This ice block sculpture is the work of VISIcON team Franklin Brown and Inkook Jung. The team sought to create a dynamic shape, drawing upon the glowing character of plastic. Light enters at the bottom of the plastic rods; it then refracts and spreads out when passing through the rods’ round surfaces, creating a blurred lighting effect around the abstract automotive shape.
VISIcON team Xiangyin Yao, Peter ten Klooster, Hoe Young Hwang and Gemma Waggett mixed three concepts together – personalisation, desire and flowing highlights – to demonstrate ‘flow identity’. Where Yao concentrated on desire and mystery as a guiding principle for her design, Hwang experimented with reflections that could be manipulated in the LEXAN resin skin; whereas Ten Klooster sought and found inspiration in algorithms, interpreting music and colour into randomly generated shapes – mimicking the possibilities of plastics as building blocks for his translucent, light emitting exterior design.
The Omni-Tour is an autonomous bus designed for use in London 2040. The vehicle has a ightweight transparent exterior design, which is used for projection of tourist information. This VISIcON model is the creation of RCA students Jed Sheahan, Yuan Fang, Rob Crick and Daisy Ellis.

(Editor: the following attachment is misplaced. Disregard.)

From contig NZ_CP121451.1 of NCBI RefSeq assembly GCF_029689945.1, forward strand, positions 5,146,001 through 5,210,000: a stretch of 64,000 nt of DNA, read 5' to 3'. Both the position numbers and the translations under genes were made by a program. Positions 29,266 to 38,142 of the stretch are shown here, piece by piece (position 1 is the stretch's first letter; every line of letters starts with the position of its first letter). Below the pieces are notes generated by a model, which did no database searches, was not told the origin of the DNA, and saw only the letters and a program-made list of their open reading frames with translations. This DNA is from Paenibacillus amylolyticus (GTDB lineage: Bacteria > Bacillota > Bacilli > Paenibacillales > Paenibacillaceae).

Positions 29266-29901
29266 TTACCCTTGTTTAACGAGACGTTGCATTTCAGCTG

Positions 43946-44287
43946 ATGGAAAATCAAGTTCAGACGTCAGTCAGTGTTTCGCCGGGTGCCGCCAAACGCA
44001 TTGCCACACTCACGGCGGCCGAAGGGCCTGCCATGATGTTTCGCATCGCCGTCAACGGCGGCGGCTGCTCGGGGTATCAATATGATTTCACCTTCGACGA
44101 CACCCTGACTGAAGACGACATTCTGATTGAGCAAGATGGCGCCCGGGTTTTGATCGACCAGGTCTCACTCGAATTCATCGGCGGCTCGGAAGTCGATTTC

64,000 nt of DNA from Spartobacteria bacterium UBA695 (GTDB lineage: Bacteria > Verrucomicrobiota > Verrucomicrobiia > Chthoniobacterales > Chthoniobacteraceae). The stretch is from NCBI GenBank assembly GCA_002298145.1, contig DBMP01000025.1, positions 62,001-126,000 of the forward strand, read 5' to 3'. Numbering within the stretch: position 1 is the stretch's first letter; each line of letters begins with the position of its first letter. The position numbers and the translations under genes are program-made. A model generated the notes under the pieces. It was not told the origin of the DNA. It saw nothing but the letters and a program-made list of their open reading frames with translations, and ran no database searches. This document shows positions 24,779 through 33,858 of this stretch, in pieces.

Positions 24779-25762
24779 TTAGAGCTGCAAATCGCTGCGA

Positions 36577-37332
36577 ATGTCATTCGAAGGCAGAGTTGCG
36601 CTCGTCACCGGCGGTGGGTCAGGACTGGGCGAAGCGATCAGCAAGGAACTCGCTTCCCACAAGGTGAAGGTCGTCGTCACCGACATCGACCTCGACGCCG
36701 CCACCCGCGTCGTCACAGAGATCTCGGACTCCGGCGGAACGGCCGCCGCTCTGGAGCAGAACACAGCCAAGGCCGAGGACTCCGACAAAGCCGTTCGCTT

The SABIC X-plane model of Yalim Erkaya, ‘Vera’ Jiyeong Park and Alexander Ibbett sought to demonstrate how vehicle users, vehicles and other road users can be connected through light. A prominent light ring around the vehicle is used for first level messaging and is complemented with an array of projections to communicate with the environment.
Safety is the inspiration behind the ‘Geodia’ concept. The team behind it experimented with light and plastics and developed a more organic structure and theme, with safety shells and jellyfish serving as reference points. The shape of these organisms led to the main form and inspired the textiles used inside the sculpture. Light moves through the patterns of the vehicle to indicate safety. VISIcON team members were Francesco Binaggia, Alexander Brink and Alex McCarthy.
The VISIcON team behind this display sought to use plastic in a therapeutic way to communicate tranquillity. Through the process of dip dying, the team tinted samples of distorted plastic to create a watery surface language infused with colour. A range of different effects is created by light, passing through the plastic material. Team members were Minwoo Hwang, Ji Won Yun, Akash Patel, Moa Gullmarstam and Yingchuan Liu.
German Jannis Carius combined diverse material traits into his ‘lightweight luxury’ concept. Taking inspiration from swan feathers and ballet dancers, his design not only aims to embody an aesthetic language that illustrates lightweight material; it also attempts to translate the feather leitmotiv to fiber optic lighting functions.